Sunday, July 6, 2014

Economy: - The Predator?

(Drivebycuriosity) - It seems there is an anti-Amazon front in the media. The online retailer got verbally attacked by the "New York Times", the "Atlantic", "Forbes", "The New Yorker" and others (driveby). Some days ago the TV channel  "CNBC" joined the ranks of  Amazon bashers and published a documentary called "Amazon Rising". There they criticize that Amazon`s pricing strategy has always been aggressive (techinsider). The CNBC attack was joined by Bob Kohn, one of the founders of, a competitor to Amazon. On CNBC Kohn claimed that Amazon uses predatory prices.

Really? Does Amazon price beloved children books for hundreds of dollars, sucking money out of parents` wallets? Do textbooks cost a fortune  there, robbing students? Are we all impoverished by paying to much for Amazon´s services?

No. Kohn laments that Amazon sells books TOO CHEAP!  According to him the online shop purchases an eBook from the publisher for $13 and sells it for $9.99. Kohn calls this "predatory pricing".  He also accuses Amazon for "taking advantage and trying to break some rules in order to win this ‘win or take all’ game.” He calls the alleged predatory pricing strategy a major issue which would be definitely something to be looked into by courts and politicians.

I checked the eBook prices on Amazon. Many cost more than $9.99  (amazon). But anyway. Producing an eBook is much cheaper than printing a paperback. There are no costs for paper, printing, binding, storing and delivering. But publishers want to sell eBooks for almost the same price as printed books. According to the Wall Street Journal eBooks have a profit margin of 75%! That means that 3 quarter of the selling price go to the publisher, not to the author. Contrary to them Amazon wants to give the cost advantage of virtual books to the customer.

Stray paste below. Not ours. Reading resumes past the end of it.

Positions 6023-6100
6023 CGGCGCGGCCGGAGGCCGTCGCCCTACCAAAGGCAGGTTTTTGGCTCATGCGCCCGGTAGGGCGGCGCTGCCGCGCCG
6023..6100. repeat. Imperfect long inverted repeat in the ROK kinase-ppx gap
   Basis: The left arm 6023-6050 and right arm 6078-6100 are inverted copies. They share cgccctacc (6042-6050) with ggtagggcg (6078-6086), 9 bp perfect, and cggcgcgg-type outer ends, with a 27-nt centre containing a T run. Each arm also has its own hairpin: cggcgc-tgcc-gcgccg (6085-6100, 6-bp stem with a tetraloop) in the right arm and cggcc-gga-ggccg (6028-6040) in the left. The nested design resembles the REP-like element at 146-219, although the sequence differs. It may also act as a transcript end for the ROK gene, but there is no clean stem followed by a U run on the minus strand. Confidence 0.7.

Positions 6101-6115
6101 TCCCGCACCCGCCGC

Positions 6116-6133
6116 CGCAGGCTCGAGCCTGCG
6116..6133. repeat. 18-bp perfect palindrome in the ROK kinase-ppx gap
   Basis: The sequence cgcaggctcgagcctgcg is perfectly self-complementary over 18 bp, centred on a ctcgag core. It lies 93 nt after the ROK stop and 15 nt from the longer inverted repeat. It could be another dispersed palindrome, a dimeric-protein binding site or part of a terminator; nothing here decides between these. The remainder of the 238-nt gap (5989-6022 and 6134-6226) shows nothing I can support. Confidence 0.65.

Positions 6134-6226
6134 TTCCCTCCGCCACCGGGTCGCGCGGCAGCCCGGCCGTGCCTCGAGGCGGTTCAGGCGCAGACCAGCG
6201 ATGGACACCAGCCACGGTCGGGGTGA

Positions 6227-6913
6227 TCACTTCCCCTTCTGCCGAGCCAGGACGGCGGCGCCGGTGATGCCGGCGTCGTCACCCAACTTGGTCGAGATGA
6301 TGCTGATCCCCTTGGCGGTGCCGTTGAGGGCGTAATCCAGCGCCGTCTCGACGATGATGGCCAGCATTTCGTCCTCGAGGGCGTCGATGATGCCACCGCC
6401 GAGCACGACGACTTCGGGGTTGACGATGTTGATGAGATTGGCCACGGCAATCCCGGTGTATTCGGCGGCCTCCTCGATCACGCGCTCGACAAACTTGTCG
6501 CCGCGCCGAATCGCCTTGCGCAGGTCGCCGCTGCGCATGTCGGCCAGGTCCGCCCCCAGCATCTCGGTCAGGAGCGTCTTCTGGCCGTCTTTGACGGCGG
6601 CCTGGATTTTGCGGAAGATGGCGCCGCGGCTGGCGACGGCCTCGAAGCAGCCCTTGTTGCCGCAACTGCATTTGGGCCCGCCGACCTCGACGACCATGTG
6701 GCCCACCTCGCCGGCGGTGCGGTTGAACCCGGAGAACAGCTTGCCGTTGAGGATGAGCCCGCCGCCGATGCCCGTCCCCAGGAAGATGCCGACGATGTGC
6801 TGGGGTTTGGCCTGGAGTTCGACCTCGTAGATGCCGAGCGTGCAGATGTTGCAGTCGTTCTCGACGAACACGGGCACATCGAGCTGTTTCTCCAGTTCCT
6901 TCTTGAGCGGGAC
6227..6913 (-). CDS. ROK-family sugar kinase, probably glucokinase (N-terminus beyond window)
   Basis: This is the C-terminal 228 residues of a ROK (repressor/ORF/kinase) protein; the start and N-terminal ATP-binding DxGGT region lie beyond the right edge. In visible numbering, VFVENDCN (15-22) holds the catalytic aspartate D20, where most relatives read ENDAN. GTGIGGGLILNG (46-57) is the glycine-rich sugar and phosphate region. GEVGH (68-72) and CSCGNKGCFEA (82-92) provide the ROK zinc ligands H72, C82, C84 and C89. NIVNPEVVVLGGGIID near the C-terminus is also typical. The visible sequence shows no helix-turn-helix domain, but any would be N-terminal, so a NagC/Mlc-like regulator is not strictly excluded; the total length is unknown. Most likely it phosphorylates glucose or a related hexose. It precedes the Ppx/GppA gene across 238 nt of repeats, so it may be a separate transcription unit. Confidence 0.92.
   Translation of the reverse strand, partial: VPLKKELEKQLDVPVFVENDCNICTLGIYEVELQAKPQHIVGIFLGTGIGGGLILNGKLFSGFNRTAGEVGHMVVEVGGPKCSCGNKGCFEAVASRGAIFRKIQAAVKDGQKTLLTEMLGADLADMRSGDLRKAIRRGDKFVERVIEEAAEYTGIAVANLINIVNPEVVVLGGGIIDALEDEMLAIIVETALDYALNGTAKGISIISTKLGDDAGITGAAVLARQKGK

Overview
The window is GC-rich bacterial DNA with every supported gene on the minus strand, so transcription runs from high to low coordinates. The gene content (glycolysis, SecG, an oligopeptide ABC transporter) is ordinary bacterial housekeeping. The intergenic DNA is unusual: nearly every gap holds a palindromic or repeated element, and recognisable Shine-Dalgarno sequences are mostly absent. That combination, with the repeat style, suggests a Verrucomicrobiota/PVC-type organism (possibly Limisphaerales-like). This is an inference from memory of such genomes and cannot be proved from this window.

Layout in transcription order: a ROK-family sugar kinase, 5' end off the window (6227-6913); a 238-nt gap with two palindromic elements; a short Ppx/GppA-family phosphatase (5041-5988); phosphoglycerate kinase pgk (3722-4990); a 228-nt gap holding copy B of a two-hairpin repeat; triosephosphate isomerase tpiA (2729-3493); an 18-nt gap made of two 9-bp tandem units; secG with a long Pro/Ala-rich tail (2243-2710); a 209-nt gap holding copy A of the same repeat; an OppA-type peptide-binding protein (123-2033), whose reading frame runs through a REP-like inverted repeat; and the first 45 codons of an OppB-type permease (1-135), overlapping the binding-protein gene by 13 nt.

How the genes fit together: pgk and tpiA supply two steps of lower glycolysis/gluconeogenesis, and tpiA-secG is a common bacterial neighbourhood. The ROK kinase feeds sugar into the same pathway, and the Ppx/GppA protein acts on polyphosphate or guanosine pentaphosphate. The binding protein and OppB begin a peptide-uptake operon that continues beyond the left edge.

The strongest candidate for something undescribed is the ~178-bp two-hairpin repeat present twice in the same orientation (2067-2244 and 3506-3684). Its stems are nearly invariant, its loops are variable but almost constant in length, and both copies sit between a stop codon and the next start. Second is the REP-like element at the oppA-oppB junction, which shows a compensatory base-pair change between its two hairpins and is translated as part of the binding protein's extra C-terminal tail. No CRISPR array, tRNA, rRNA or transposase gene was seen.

Kohn - and the other Amazon bashers - claim that  Amazon´s low prices are crushing the competitors. Thus Amazon would reach the status of a monopoly, which would give it the chance to raise prices again. Kohn & Co. underestimate the competition in e-commerce - and especially on the online book market - by far. Amazon already feels the pressure of giants like Google and Apple who also want a piece form the cake. Brick and mortar chain stores like Wal-Mart, Target, Barnes & Noble are expanding online, China´s online giant Alibaba - already much larger than Amazon -   is going global and there are also aggressive upstarts who hope to become the next Amazon.

Conclusion: The world is changing faster and faster - and the Internet is disrupting everything.  Amazon is just a part of that. Amazon´s low prices are the result of the efficiency of the Internet. Other online companies like Google, Alibaba et. al. are also attacking the traditional producers & retailers. There will be at least one winner - the consumers who gain a better life standard thanks to a larger variety for lower prices.

Disclosure: I am an investor in, user of a Kindle and subscriber of Amazon Prime.

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